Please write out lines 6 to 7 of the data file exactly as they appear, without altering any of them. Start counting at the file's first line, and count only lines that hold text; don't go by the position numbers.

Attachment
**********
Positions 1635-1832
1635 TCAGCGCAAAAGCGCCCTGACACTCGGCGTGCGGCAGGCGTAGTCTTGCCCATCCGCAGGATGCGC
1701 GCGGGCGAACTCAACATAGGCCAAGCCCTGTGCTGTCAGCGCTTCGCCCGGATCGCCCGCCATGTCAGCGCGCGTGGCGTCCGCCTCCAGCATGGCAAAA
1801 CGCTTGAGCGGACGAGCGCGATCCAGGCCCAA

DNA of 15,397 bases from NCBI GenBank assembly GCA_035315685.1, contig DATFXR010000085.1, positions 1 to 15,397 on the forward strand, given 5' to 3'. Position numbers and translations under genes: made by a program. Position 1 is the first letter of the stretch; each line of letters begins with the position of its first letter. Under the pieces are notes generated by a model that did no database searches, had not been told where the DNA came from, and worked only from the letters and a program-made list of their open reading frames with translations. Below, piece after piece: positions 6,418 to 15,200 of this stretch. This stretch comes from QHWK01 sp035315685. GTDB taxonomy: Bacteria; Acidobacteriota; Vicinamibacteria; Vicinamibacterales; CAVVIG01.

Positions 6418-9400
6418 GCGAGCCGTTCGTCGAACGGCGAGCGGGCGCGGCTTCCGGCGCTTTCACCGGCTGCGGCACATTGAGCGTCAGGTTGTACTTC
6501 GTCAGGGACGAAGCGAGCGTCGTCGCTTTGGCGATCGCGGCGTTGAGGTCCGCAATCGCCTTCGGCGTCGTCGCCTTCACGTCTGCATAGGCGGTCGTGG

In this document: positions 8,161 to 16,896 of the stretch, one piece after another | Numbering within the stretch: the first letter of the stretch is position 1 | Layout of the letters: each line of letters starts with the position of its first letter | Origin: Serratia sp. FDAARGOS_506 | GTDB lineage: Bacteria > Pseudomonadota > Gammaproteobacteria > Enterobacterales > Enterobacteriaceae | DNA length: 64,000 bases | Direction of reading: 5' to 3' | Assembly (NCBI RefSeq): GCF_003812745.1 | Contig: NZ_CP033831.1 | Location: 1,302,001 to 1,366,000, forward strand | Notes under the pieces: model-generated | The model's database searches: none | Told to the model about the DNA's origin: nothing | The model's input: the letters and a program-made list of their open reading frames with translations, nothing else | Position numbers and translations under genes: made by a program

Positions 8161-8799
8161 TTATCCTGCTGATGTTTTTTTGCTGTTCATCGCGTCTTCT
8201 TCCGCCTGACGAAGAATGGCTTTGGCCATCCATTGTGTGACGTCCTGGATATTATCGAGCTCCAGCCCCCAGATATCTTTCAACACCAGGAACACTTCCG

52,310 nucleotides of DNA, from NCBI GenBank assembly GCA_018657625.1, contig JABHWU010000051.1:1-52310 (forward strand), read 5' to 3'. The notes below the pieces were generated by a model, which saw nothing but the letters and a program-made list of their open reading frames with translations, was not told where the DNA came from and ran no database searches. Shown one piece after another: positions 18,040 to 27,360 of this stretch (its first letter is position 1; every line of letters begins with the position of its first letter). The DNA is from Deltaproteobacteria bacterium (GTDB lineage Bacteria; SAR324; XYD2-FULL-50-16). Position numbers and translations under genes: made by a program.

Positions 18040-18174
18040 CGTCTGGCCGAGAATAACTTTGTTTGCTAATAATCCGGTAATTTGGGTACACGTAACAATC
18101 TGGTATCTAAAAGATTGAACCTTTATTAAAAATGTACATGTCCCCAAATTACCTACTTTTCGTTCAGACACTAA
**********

Positions 6418-9400
6418 GCGAGCCGTTCGTCGAACGGCGAGCGGGCGCGGCTTCCGGCGCTTTCACCGGCTGCGGCACATTGAGCGTCAGGTTGTACTTC